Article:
Lockdown Music Stories: Veronika Harcsa Interview

Veronika Harcsa Interview

Lockdown Music Stories: Veronika Harcsa Interview

Veronika Harcsa interview

“Our democratic society needs its unique and diverse cultural and media landscape in this historical situation, which was unimaginable until recently,” said German culture minister Monika Grütters. “The creative courage of creative people can help to overcome the crisis. We should seize every opportunity to create good things for the future. That is why the following applies: artists are not only indispensable but also vital, especially now”.

These lines, coming from the German government in March 2020, confirm my thoughts about the role of artists, especially now. This is why I was asking Veronika Harcsa, jazz singer and songwriter a few questions about the current situation. I was curious about how she was doing, what she was thinking, under lockdown?

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Veronika Harcsa interview

– How can musicians in Budapest now help society? How can bands, with their creative courage, point to a better future?

‘Art should comfort the disturbed and disturb the comfortable’ – that’s a quote by Cesar A. Cruz, the Mexican poet. Nobody is comfortable today, we are all disturbed, and we all have anxiety. Music is a marvelous tool to soothe our minds, therefore musicians have a responsibility in times like these. Even though most artists are currently facing a series of event cancellations, it’s uplifting to see the multitude of home recordings and live music streams aiming to cheer up the lockdown crowd. It gives me a strong feeling of solidarity, collaboration, and hope.

– Do you get any extra inspiration from such a historic situation? Do you feel more motivated now? Does isolation change much in artistic work?

– I would love to say that this unique situation inspires me, but so far it hasn’t really been the case. On a conscious level I know that this is a great opportunity to dig deep into songwriting, but the daily cancellation of concerts and studio sessions, as well as not knowing the date when things will get back on track is a very demotivating cocktail. Due to the lockdown I cannot meet my colleagues, and jazz is a genre where tight rhythm is fundamental, so online rehearsing is not an option, technology is simply not there yet since there’s a slight audio delay on every online meeting platform. But I hate to sound so desperate, I did find things to work on, and I do learn to appreciate the circumstances that once seemed self-evident.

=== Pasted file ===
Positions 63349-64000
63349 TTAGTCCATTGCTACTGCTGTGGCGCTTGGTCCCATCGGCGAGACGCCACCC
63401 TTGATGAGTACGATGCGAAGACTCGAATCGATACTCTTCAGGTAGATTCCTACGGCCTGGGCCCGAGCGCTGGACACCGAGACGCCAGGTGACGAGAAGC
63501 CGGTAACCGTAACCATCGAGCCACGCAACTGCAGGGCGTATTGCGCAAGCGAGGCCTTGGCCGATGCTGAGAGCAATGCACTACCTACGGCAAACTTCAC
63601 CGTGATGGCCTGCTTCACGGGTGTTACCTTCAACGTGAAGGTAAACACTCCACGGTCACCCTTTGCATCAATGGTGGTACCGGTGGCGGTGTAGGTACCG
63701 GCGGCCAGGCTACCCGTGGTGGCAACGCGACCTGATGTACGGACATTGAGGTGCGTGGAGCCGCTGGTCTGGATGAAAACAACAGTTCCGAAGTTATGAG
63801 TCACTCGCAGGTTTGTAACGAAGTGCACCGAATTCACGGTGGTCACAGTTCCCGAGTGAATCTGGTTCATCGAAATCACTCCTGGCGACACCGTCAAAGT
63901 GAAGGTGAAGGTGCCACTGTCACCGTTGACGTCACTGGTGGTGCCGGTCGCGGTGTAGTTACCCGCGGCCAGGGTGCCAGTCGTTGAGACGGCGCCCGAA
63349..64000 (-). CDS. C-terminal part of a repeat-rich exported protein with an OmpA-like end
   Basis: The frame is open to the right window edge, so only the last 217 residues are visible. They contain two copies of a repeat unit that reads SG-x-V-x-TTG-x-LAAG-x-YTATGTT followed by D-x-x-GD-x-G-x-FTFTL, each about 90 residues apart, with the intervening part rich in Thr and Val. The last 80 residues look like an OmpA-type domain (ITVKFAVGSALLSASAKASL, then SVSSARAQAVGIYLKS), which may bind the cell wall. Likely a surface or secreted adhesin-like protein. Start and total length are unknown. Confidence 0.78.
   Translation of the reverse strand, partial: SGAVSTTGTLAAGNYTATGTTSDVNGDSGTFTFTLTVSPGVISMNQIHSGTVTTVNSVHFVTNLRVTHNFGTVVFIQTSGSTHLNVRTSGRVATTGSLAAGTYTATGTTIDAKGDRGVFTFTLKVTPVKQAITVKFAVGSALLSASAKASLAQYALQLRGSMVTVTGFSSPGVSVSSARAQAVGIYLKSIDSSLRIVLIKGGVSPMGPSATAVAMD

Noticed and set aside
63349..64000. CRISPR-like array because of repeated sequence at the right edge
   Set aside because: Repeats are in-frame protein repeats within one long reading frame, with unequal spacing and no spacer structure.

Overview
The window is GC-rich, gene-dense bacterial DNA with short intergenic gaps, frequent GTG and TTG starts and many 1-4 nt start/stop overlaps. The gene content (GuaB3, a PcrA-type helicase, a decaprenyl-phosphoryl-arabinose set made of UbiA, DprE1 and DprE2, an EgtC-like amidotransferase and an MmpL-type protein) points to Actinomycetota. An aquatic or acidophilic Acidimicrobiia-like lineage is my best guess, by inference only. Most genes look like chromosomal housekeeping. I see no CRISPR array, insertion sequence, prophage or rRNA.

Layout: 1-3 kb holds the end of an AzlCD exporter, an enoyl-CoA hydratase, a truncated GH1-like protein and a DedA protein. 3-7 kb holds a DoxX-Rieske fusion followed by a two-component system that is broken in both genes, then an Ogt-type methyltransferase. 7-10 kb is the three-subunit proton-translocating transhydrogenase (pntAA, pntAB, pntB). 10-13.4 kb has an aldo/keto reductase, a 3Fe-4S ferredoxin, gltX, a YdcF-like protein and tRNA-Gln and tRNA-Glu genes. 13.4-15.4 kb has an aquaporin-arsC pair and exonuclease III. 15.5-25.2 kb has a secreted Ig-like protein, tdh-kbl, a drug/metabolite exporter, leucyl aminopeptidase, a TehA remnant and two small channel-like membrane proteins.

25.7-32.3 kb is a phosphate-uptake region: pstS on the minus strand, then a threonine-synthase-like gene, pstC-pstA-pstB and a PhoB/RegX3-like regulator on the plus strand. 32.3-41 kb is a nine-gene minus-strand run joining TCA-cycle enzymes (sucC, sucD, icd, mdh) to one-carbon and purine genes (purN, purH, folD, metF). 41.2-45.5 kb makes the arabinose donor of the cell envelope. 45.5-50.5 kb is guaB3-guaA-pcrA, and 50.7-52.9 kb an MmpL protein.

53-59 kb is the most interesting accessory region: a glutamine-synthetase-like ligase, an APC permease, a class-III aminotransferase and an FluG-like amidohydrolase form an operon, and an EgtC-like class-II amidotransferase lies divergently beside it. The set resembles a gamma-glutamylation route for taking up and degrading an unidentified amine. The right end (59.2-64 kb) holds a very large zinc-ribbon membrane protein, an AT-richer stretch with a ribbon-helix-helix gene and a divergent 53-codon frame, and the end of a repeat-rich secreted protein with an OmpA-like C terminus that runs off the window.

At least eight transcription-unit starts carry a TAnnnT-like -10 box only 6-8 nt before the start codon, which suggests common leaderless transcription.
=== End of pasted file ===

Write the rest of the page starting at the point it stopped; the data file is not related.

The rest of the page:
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– How do you intend to (re)connect with your audience in these circumstances? What new tools and platforms you would think are going to help to achieve this?

– I believe that stories are what interest people, and we are sharing a very strong story now, affecting every one of us. I see the lockdown as a chance to connect with my audience through our shared story, and if this creates a stronger community, they will open up more to my music later on. Three weeks ago I took the positive quarantine challenge, meaning that I have to post daily about the positive aspects of living in lockdown. It’s often music or art-related, but I also share whatever comes to mind to keep my spirits high, the energy I get from doing sports, the beauties of spring, or eventually the joy of raising my wild sourdough. I share more of my daily life than I normally would, not because I intend to become a celebrity, but because I believe that this connection is what we all need now. Then it will transform itself into a musical connection.

Veronika Harcsa – Bálint Gyémánt: Saying No

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– What you would think the single biggest change is going to be in the world of music in Budapest once this crisis ends?

– There will be less mobility, fewer bands from abroad. It might even do good to the local scene in the long run, for those who survive the crisis.

– Is there any “Lockdown” piece of music produced recently that you can share with the readers?

– My poet friend János Lackfi called me the other day to say that he had re-written Leonard Cohen’s classic into a Quarantine-Hallelujah, asking me to sing it. In the recording I sit on our living room floor, as my hobby guitarist husband accompanies me. The song became very popular, reaching several hundred thousand people in a few days: https://www.facebook.com/watch/?v=238705737284328

– Is there any way for music lovers to support your work, and how?

– If they listen to my songs and subscribe to my channels, that’s strong support. They can leave a comment, that’s always encouraging. If they come to our concert once things get back to normal, that will be the real connection.

Listen to Veronika Harcsa:


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